Can you cut 1 Tonne of carbon pollution out of your life?Take the challenge
How can I ensure my rights as a woman are upheld? How do I confirm that the sanctity of the planet is cared for? How can I guarantee that the rights of all living things are respected without diminishing or isolating other marginalised groups in the process?
The answer lies within Ecofeminism.
Ecofeminism, established by French feminist Francois d'Eaubonne in the 1970s, is a relatively new form of feminist theory. It caught the eye of feminists, environmentalists, and peace activists as a result of its aim to break down the structures and institutions limiting feminism as a philosophy. Ecofeminism addresses phenomena that effect contemporary society, particularly gender equality and environmental preservation, to understand oppression as a structural process in order to eliminate domination. The theory argues that society has been constructed to prioritise the dominance of patriarchal values and acknowledges that the union of groups who are oppressed can deconstruct the current social hierarchy to create a more inclusive society.
The theory utilises intersectionality, that is the interconnectedness of identity traits (race, class, gender, sexuality, etc.), to recognise similarities between the oppression of the environment and the domination of women. The ecofeminist movement concludes that humans' need to control the environment is identical to men's need to control women, elites' need to control the poor. There are struggles for power and dominance occurring cross the spectrum of marginalised groups. This is not meant to reduce any individual or groups personal experience. Rather, it encourages activists to understand the methods of oppression and how activist movements need not exist in isolation. Ecofeminism utilises grassroots initiatives, such as collective action through rallies and bottom-up decision making, to assess and reevaluate the overarching power and control of dominant groups while attempting to simultaneously create unity and inclusion among the oppressed.
Image: Mia Thorn
Although Ecofeminism may appear to be a movement of feminists who also care about the planet, it is much more than that. Feminism, or Liberal Feminism as it is known in International Relations theory, strives for gender equality and environmental preservation within the framework of a pre-existing patriarchal system. Ecofeminism, on the other hand, aims to dismantle this system and completely rebuild it with the foundation that all living things have value, worth, and different qualities that make them vulnerable. Instead of striving to make women equal in a man's world or to prioritize the environment in a society that values consistent and extreme development, Ecofeminism highlights what a new world order would look like with man and woman, human and planet, all respected and contributing on an even playing field.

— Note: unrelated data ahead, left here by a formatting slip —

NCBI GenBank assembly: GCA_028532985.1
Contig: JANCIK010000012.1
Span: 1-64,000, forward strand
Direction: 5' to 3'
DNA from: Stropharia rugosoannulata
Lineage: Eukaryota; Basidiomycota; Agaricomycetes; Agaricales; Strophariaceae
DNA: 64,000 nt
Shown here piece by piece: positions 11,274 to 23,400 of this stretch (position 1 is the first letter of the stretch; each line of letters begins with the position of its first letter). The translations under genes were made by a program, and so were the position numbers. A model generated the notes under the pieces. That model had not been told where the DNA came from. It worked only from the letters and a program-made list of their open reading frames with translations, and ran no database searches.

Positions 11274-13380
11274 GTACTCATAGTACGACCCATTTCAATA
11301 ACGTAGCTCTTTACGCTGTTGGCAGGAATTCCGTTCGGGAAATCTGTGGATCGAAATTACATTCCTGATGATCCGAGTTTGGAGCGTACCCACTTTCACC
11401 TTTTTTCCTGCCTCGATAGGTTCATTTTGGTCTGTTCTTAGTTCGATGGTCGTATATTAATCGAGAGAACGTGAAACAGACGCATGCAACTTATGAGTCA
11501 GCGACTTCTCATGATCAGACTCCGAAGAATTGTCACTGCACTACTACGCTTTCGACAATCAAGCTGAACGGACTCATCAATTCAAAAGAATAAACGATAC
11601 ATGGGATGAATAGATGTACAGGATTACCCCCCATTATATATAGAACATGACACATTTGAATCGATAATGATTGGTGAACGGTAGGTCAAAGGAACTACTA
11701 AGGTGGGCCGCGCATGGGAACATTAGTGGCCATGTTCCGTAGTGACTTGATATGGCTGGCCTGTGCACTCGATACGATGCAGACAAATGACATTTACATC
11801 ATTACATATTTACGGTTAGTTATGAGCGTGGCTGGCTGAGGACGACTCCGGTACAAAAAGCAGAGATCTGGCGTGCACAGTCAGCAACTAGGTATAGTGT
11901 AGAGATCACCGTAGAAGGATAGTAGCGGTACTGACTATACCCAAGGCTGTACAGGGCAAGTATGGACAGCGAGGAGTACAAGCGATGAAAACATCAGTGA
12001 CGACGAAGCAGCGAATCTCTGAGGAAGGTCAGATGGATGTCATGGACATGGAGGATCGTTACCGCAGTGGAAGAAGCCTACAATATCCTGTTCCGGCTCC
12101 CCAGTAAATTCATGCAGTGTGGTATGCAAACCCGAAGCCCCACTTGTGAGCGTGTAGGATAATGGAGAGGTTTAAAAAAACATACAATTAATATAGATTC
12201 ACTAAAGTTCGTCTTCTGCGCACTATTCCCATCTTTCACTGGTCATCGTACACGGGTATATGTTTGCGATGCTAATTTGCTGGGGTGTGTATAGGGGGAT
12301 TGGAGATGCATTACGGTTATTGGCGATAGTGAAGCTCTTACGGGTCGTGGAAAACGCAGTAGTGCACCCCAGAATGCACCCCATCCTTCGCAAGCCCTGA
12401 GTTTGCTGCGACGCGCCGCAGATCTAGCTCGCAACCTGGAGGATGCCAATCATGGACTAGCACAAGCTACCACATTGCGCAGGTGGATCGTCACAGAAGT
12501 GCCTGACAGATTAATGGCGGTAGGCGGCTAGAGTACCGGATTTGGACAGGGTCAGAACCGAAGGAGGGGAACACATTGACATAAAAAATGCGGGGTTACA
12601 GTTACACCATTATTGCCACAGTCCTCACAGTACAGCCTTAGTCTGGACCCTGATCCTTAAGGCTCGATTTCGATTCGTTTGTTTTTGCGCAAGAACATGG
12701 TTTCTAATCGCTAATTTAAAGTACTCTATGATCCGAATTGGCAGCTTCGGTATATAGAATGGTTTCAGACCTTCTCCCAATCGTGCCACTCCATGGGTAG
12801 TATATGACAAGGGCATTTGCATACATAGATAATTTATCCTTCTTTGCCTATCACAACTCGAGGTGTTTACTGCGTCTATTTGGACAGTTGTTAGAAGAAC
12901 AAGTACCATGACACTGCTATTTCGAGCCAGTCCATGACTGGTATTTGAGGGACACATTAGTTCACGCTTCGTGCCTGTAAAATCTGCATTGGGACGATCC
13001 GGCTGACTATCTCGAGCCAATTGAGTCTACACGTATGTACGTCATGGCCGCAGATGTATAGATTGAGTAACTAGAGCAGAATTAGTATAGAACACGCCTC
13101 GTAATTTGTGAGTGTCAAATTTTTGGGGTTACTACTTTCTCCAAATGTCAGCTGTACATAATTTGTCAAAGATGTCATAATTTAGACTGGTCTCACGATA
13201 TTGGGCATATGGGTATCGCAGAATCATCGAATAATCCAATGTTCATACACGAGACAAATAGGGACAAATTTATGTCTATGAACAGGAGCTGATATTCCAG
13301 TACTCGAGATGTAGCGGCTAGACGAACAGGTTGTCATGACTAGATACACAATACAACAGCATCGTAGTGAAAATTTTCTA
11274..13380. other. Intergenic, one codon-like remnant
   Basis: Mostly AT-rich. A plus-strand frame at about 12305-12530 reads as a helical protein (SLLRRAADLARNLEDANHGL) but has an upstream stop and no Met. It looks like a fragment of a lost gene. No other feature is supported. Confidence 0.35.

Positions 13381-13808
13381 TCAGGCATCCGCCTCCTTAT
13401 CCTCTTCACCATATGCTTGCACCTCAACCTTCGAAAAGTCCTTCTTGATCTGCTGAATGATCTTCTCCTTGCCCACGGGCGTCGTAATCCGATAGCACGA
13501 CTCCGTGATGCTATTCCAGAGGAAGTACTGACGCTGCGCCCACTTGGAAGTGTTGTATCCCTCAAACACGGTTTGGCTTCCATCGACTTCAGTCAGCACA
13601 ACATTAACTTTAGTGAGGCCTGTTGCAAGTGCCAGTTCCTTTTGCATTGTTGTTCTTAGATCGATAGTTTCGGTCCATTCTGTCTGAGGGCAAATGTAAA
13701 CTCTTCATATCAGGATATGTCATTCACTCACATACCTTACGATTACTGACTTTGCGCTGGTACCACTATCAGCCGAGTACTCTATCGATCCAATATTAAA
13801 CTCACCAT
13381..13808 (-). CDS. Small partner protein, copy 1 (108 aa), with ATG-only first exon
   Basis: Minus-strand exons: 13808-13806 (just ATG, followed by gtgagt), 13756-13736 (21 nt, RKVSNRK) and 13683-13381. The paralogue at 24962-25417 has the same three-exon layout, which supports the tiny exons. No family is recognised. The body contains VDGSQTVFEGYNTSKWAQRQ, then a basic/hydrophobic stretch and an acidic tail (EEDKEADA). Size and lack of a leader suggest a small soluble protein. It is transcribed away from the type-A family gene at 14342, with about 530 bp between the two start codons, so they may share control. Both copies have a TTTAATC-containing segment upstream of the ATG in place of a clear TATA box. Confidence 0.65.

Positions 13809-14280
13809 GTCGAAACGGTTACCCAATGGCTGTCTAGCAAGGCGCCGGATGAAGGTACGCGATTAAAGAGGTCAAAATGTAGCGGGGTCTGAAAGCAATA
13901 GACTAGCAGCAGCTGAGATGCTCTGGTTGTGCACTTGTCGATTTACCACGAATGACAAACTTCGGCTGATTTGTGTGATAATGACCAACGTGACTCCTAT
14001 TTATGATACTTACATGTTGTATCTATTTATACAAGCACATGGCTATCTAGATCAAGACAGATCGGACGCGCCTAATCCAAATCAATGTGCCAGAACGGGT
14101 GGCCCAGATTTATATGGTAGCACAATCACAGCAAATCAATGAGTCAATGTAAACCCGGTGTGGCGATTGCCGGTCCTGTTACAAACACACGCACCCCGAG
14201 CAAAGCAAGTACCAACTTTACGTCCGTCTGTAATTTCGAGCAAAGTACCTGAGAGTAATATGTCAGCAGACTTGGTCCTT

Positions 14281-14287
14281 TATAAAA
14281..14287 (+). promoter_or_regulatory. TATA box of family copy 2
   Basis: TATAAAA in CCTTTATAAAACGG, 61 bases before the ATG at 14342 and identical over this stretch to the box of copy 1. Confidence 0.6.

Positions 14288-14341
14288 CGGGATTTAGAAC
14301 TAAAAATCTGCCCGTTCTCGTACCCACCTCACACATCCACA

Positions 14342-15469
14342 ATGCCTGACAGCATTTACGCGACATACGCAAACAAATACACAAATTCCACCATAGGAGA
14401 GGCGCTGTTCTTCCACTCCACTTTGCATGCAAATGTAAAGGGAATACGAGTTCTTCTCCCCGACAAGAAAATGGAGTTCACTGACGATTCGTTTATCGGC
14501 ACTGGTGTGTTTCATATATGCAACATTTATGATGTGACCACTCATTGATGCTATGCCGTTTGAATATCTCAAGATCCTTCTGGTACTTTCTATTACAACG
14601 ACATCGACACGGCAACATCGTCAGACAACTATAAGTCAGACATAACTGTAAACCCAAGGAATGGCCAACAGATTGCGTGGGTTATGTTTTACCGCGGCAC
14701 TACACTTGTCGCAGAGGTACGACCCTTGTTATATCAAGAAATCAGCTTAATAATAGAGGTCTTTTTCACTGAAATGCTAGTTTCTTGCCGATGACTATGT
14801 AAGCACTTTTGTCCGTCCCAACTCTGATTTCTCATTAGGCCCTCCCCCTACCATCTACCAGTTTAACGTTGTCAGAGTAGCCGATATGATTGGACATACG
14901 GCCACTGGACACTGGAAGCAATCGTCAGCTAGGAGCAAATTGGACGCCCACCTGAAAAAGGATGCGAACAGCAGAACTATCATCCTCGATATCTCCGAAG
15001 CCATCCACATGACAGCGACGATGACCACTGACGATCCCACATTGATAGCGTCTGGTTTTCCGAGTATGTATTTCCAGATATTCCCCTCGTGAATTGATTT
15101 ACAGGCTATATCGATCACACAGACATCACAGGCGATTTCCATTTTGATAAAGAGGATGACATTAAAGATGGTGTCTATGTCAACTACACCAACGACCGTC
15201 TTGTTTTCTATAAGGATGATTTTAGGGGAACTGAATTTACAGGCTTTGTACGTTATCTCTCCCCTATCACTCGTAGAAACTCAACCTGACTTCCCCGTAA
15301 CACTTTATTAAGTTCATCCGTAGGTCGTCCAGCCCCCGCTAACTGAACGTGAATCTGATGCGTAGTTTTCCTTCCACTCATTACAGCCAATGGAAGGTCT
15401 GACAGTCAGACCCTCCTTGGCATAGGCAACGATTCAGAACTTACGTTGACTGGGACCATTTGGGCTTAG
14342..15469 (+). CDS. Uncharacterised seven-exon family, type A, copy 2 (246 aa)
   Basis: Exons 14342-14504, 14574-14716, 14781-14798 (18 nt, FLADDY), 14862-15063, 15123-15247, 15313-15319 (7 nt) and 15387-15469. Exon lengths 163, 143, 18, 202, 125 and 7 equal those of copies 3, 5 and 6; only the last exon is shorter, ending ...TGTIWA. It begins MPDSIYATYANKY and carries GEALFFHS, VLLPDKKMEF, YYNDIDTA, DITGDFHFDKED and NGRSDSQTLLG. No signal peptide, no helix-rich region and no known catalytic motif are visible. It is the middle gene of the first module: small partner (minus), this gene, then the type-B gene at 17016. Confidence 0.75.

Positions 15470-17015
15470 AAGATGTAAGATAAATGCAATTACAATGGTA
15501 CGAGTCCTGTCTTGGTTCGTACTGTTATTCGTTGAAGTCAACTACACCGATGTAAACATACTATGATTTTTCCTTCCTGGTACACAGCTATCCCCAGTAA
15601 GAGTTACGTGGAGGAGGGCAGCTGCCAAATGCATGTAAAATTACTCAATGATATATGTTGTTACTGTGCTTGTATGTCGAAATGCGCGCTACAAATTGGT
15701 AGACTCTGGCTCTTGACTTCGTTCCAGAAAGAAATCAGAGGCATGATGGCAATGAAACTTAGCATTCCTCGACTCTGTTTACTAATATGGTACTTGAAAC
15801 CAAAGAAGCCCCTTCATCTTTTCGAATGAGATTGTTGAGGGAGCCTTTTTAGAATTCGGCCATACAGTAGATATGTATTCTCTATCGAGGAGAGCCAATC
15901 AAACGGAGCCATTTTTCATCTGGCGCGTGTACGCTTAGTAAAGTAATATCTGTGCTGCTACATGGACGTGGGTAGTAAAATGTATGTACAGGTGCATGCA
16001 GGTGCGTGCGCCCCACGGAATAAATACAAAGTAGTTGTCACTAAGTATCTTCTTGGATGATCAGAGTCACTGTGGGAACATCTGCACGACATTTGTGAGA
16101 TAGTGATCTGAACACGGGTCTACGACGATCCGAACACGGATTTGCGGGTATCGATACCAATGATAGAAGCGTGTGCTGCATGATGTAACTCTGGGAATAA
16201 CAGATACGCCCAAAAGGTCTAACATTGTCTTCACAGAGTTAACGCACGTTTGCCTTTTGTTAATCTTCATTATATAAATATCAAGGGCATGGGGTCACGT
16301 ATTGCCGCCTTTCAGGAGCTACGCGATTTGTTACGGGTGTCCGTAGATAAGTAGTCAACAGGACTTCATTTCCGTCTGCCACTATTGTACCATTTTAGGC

For example, many contemporary security issues are responses to natural disasters, often the effects of climate change. However, so often when security measures are made, such as closing borders or intervening in foreign conflict, it is women and children who are most effected. Ecofeminists would argue that if we continue to function in a system created by men, if women are absent from leadership and decision-making positions and processes, and if the consideration of the environment does not play a key role in preventing security threats then security procedures will continue to favour men over women and the planet. Fighting for equality is one thing, but bringing awareness to the institutional barriers that will always prevent oppressed actors from reaching equality, forces us to reevaluate why society is structured in the manner it is and why we behave the way we do.
So why am I telling you all this? Because in a way many of you who belong to the 1MW community are ecofeminists without even realising it. Do you care about the environment and want to adjust your habits to be more ecofriendly? Are you also passionate about equality across the gender spectrum? Do you generally think that all living things should be treated with a sense of respect and dignity? Then jump on in, you're an ecofeminist!
Being an ecofeminist doesn't require you to change the causes you are passionate about. Rather it pushes you to think about why you care about these causes and to reassess how you can contribute to alleviating these issues. The fundamental thing you can do to contribute is to widen your scope of activism. If you marched for women's rights this past month, don't lose your fire. March for science in the upcoming months. Become and ally for the LGBTQ community. Be aware of the events taking place in the Black Lives Matter or indigenous rights movements. Inform yourself about how your government is treating refugees and what you can do to help.
Don't feel like you have to solve every problem out there, but do not limit your passions and activism to causes that solely affect you. When you practice eco-friendly habits, recognise that with a healthier planet you are contributing to the betterment of all human beings. When you fight for the rights of women, do not forget that your actions will ripple to the future generations that those women created and care for. There are many ways to get involved, and Ecofeminism allows you to fully understand how far your actions can go.
Megan Capriccio is a young professional and activist working and living in Sydney, Australia.
Banner image: Shutterstock
Read this next: 8 TED talks for the aspiring minimalist
Read this next: 5 great podcasts to play now!
We're in a climate emergency and it's going to take all of us to get out of it. That's why 1 Million Women is building a global community of women committed to fighting climate change with our daily actions. To join the (free) movement just click the button below!